Reggie Williams—ex-NFL linebacker, former Disney executive, and renaissance man shares his personal experiences on and off the field with utmost determination to succeed against all odds.
Host: Eric Scott
Description: Reggie Williams—ex-NFL linebacker, former Disney executive, and renaissance man shares his personal experiences on and off the field with utmost determination to succeed against all odds.
Reggie Williams—ex-NFL linebacker, former Disney executive, and renaissance man shares his personal experiences on and off the field with utmost determination to succeed against all odds. Reggie offers detailed insight into his memoir Resilient by Nature:Reflections from a Life of Winning On and Off the Football Field. Just as Reggie provides an intimate account of his remarkable journey in his book, Williams openly shares his insightand unique perspective on the challenges of life, career, health, service and the future. Reggie clearly addresses current issues of our time, on and off the field.
His insight and spirit are honest, informative and inspirational.
In conversation, NPR’s Ailsa Chang sat down with Angie Thomas, the acclaimed author of The Hate U Give, and the movie’s director George Tillman Jr., to discuss how the book and film connected with their own personal experiences.
The Hate U Give tells the story of a teenage girl, Starr Carter (Amandla Stenberg), who is a part of two worlds: the poor, predominantly black neighborhood where she resides, and the white, affluent prep school that she attends. Her worlds are turned upside down when she witnesses the fatal police shooting of her childhood friend, an unarmed black male teenager. Following the tragic shooting, Starr is drawn towards a life of activism to stand up for her friend, who is called a “thug” and other misinformed names by the media, and to protest the wrongful actions of police brutality.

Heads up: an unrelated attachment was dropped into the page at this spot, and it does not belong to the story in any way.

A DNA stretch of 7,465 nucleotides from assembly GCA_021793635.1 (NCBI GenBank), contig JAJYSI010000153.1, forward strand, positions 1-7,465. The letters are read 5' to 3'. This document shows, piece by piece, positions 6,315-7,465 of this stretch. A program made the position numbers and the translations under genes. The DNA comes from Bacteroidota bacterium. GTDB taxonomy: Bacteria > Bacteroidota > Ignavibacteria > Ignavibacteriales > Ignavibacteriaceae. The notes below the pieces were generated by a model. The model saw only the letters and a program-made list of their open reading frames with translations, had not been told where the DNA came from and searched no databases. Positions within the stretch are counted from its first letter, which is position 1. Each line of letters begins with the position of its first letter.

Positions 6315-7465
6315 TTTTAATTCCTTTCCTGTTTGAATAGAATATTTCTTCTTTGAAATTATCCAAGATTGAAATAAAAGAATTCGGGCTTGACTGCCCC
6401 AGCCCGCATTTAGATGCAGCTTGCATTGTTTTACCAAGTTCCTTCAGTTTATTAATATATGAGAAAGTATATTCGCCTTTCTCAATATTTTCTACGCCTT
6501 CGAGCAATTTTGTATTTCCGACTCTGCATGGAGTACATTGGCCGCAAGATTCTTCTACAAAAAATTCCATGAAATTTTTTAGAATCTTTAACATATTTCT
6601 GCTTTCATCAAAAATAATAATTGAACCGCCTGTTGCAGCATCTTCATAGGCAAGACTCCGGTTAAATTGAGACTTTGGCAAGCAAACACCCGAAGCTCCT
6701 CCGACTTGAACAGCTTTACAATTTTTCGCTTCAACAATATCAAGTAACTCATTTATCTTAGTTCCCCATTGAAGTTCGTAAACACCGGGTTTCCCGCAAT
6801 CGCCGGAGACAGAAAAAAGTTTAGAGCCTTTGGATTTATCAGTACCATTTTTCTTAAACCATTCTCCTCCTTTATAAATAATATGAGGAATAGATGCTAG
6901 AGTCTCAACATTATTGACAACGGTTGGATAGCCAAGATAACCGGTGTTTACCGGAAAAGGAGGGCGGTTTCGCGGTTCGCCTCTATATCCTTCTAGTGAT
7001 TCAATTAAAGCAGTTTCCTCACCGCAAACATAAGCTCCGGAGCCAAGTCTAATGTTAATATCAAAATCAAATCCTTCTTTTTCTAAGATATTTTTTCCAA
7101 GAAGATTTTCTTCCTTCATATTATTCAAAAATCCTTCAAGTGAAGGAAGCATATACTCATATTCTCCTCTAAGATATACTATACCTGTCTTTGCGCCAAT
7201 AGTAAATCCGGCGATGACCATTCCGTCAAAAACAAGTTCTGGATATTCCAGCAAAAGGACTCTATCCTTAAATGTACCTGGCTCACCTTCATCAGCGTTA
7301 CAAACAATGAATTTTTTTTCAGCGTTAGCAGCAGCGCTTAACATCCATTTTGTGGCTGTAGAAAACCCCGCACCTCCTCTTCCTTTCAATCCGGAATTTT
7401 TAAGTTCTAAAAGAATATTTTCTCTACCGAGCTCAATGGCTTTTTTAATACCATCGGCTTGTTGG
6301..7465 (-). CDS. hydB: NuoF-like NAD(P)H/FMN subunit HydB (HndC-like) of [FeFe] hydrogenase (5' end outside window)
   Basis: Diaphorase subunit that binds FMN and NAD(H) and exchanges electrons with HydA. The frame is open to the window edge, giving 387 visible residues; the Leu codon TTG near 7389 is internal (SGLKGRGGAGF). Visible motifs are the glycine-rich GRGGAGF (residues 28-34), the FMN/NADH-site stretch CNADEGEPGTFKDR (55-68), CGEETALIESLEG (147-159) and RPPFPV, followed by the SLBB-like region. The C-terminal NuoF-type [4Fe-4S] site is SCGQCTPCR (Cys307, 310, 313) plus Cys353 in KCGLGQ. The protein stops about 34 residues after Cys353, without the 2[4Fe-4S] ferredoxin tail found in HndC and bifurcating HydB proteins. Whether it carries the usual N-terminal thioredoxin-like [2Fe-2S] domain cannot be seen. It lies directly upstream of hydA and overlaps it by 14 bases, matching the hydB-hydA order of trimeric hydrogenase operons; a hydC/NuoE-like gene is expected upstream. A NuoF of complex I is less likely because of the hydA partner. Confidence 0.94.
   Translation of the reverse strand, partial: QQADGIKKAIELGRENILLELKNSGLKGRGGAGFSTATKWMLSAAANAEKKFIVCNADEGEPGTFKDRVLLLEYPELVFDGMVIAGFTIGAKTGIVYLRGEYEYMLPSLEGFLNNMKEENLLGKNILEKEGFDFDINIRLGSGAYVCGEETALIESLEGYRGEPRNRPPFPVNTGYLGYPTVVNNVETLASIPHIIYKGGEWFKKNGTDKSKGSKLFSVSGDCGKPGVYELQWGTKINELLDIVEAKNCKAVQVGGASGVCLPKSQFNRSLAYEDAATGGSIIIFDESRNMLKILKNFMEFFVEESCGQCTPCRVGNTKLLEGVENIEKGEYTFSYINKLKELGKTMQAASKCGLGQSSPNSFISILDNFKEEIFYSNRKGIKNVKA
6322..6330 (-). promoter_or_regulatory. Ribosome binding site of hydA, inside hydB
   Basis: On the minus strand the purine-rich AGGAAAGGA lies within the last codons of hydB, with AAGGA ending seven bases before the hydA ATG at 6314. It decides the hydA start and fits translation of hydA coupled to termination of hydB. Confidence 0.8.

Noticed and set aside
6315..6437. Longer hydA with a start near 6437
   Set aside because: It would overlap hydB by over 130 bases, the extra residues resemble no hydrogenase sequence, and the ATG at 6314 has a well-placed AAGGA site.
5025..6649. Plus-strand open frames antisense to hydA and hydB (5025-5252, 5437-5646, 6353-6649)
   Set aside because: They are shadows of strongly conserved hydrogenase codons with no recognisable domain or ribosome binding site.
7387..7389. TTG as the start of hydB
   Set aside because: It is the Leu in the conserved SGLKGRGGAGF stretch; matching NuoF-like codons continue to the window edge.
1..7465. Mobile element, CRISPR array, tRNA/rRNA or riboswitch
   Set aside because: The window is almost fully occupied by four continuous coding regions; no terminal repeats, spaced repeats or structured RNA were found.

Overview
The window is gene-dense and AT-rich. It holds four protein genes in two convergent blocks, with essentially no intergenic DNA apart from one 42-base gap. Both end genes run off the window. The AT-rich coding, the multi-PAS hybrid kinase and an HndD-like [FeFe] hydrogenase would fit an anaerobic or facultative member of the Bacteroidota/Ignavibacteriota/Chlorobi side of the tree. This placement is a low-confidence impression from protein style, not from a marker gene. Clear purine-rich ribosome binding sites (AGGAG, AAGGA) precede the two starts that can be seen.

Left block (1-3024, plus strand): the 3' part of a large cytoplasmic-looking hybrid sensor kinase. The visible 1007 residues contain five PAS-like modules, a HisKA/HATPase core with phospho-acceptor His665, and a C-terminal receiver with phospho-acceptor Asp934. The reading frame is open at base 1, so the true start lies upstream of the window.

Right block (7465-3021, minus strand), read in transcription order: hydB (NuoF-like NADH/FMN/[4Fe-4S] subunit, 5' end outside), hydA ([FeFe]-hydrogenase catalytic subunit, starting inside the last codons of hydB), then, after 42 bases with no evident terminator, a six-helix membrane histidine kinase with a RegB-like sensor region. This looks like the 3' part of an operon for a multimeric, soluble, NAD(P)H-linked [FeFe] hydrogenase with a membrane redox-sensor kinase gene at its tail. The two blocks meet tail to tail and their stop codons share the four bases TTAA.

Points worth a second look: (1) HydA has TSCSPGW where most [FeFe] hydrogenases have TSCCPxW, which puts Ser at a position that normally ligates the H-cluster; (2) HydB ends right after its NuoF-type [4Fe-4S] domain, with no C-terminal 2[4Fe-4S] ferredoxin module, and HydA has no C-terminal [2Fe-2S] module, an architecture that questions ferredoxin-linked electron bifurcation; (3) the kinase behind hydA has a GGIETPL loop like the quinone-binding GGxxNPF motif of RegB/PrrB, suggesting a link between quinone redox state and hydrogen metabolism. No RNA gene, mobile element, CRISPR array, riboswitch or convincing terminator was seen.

George Tillman Jr., the director of the film, spoke with Chang about what it was like to base certain scenes from the movie on actual talks he received growing up. He discussed how emotional it was to bring these scenes to life, particularly because he now has a teenage son himself. “This deals with history,” he said. “This deals with survival and how we can continue to stay on this earth without police brutality or being shot or being killed. You know, this is part of the fear of the African-American community.”
Another significant theme in the book is how Starr navigates between her two worlds, and how she feels an internal pressure to erase her blackness while at her fancy prep school with her white classmates. Certainly, many of us can relate to this uneasy pressure growing up or currently in the workplace, and this double life is actually based on author Angie Thomas’s life experiences.
Growing up, Thomas also lived in a mostly black neighborhood while attending a predominantly white, private college in Mississippi. She described her own experiences as a struggle, and practiced the art of code switching. “I would make myself more presentable I thought. I was careful of how I spoke. I was careful of how much emotion I showed,” Thomas said. “And it was a struggle because so often I was silent on things that mattered to me. And I would experience microaggressions from my classmates, and I was silent about them. I never called out the racism.”. READ MORE........